When a marriage ends in divorce, there's heartache all around. And when adultery is the cause, you have to deal with not only increased emotional pain, but also concerns over how the adultery might impact your divorce, including any potential award of alimony.
Every state's alimony laws are different; here's a breakdown of how Missouri's alimony laws address adultery.
Divorce can cause financial turmoil and reveal hard truths about each spouse's post-divorce financial prospects. Often, one spouse will be in a better position than the other, with, for example, a higher-paying job, a more promising career path, or access to more assets.
The courts attempt to balance these financial inequities by ordering the spouse who is more financially sound to pay alimony (referred to as "maintenance" in Missouri) to the other. The main goals of alimony are to ensure that both spouses can provide for their own needs and have enough money to maintain (as nearly as possible) the standard of living they had during the marriage.
Judges in Missouri have a lot of freedom to craft alimony in a way that makes sense under the circumstances. However, Missouri judges can award alimony only when:
(Mo. Rev. Stat. § 452.335 (1) (2021).)
When a judge finds that both of those conditions apply, the judge next evaluates the following factors to formulate an alimony award that is fair and reasonable:
(Mo. Rev. Stat. § 452.335 (2) (2021).)
When the court does order alimony, it can set a date when alimony will end. (Mo. Rev. Stat. § 452.335 (3) (2021).) The concept of permanent (indefinite) alimony has fallen out of favor nationwide. Long-term alimony awards are usually ordered only when the receiving spouse hasn't been employed for some time or isn't a good candidate for employment, perhaps because of age or illness.
Missouri is a "no-fault" divorce state. This means that adultery and other traditional fault-based grounds (reasons), like physical or mental cruelty, desertion, and substance abuse aren't required to obtain a divorce. Missouri eliminated fault-based grounds in an attempt to lessen the anxiety and bitterness those grounds tend to generate in a divorce. (And, less animosity usually leads to lower legal fees, which is a benefit to both spouses.) Unlike many other states, Missouri allows only no-fault divorces.
To get a divorce in Missouri you need to prove only that the marriage is "irretrievably broken"—that there's no reasonable likelihood that the marriage can be salvaged. (Mo. Rev. Stat. § 452.305 (2) (2021).)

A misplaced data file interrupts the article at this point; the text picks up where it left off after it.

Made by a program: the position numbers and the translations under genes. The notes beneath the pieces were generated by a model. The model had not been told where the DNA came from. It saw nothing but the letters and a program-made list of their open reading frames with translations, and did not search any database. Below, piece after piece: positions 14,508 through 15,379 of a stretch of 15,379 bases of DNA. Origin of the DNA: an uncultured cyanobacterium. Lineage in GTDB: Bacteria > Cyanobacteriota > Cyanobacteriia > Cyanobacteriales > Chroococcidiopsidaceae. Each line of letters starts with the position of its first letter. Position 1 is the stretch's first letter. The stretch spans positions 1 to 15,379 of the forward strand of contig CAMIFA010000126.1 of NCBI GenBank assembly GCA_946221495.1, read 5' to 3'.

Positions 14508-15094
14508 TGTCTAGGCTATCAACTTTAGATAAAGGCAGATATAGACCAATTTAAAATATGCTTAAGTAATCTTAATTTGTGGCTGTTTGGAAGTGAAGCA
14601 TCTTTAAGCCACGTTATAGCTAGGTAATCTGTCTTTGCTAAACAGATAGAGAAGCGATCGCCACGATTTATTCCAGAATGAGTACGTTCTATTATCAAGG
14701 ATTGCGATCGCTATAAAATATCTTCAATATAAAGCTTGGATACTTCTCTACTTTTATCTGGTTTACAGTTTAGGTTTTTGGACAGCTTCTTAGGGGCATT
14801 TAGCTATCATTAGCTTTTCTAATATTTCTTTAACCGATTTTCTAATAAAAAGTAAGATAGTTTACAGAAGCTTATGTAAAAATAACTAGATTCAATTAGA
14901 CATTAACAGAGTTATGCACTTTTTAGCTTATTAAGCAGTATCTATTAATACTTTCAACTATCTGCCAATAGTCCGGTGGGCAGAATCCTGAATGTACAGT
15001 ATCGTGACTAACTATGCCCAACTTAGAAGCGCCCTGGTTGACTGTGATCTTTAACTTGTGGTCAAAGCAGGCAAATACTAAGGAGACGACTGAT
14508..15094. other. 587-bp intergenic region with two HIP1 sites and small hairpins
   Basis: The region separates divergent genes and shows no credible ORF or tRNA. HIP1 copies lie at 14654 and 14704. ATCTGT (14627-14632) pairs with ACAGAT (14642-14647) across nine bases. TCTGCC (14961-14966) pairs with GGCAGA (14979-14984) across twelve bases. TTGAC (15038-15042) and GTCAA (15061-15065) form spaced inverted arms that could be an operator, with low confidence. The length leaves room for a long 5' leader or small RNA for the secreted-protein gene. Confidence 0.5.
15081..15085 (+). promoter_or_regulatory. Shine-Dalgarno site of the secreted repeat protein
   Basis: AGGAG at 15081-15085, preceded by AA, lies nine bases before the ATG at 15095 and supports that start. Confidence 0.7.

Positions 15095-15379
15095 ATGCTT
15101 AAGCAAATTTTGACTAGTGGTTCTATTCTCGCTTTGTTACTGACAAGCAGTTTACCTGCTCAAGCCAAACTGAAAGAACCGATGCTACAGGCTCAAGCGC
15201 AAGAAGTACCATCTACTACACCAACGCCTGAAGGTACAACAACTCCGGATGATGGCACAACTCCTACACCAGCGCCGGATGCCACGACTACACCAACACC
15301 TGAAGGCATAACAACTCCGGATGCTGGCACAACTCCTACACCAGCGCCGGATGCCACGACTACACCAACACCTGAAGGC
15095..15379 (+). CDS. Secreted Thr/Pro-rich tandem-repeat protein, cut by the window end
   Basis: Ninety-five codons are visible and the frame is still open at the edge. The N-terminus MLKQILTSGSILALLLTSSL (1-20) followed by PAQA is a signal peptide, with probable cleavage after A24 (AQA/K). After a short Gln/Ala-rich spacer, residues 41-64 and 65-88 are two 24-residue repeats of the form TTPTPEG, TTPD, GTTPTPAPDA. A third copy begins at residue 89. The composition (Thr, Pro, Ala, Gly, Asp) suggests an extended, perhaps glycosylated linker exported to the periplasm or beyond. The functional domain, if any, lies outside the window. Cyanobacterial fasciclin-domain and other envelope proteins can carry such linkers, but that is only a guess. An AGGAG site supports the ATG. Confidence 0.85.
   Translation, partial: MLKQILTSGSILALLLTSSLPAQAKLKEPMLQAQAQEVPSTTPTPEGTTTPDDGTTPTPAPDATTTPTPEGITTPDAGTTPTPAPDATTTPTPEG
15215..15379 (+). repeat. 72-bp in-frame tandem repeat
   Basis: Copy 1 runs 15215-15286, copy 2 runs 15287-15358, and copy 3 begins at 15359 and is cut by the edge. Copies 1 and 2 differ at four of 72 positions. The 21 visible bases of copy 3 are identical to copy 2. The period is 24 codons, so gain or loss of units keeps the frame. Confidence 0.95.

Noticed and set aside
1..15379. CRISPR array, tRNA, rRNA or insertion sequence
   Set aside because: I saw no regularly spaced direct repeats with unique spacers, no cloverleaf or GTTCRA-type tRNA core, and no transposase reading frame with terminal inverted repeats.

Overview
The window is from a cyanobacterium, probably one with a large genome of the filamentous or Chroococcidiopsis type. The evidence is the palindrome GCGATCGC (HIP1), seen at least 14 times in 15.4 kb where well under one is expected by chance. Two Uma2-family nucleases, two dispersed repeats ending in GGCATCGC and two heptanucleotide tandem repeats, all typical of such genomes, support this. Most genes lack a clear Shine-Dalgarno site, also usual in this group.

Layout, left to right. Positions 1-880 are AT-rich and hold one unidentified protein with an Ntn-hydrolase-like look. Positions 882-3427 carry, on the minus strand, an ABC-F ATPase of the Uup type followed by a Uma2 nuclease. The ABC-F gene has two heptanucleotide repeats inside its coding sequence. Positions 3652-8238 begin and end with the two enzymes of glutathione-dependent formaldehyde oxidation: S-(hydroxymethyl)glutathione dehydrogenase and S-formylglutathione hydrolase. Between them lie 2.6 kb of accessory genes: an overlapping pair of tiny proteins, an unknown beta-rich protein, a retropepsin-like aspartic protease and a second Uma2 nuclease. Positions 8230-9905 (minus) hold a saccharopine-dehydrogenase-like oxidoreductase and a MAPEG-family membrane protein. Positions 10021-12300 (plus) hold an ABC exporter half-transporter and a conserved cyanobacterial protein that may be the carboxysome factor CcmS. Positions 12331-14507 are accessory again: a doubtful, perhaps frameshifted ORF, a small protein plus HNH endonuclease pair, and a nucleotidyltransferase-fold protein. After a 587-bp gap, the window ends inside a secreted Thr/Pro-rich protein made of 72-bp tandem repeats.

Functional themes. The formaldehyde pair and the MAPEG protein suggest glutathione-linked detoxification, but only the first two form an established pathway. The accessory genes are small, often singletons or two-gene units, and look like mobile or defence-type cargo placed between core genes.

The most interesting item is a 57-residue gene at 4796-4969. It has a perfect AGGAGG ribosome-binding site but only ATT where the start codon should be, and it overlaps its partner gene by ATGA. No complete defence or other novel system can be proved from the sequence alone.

Adultery does not always affect alimony in Missouri, but it can sometimes have an impact. As mentioned in the first section of this article, "the conduct of the spouses during the marriage" is a factor Missouri judges consider when deciding the issue of alimony. Keep in mind, though, that this is only one of ten factors the judge will be evaluating. The judge will weigh the occurrence of adultery against the rest of the evidence, keeping incidents of adultery in perspective when making decisions about alimony.
That being the case, an adulterous affair that results only in hurt feelings probably won't play that big a role, if any, in a determination of alimony. But there are situations that could have a greater impact. For example, if a spouse had an adulterous affair and cleaned out the marital savings account to take a lover on a luxury vacation, the court would be more likely to attribute significance to the infidelity because it affected the spouses' finances.
In most Missouri divorce cases, the fact that a spouse has cheated does not affect custody or child support. However, it's important to remember that when it comes to custody matters, judges must prioritize the best interests of the children. So when a parent's adulterous behavior endangers a child, it could certainly affect a judge's custody decision. For example, if a parent leaves a young child unattended because that parent is out having an extra-marital affair, it's likely a judge would be reluctant to entrust the child's well-being to that parent.
When it comes to child support, Missouri child support guidelines advise that the amount of time a child spends with a parent who is obligated to pay child support can factor into a calculation of the support amount. As a rule, the more time a parent has with a child, the less child support the parent will have to pay, because they're already spending money on the child during parenting time (also known as "visitation"). If the court denies or significantly limits parenting time because of a parent's adultery, the offending parent will likely be paying more money for support.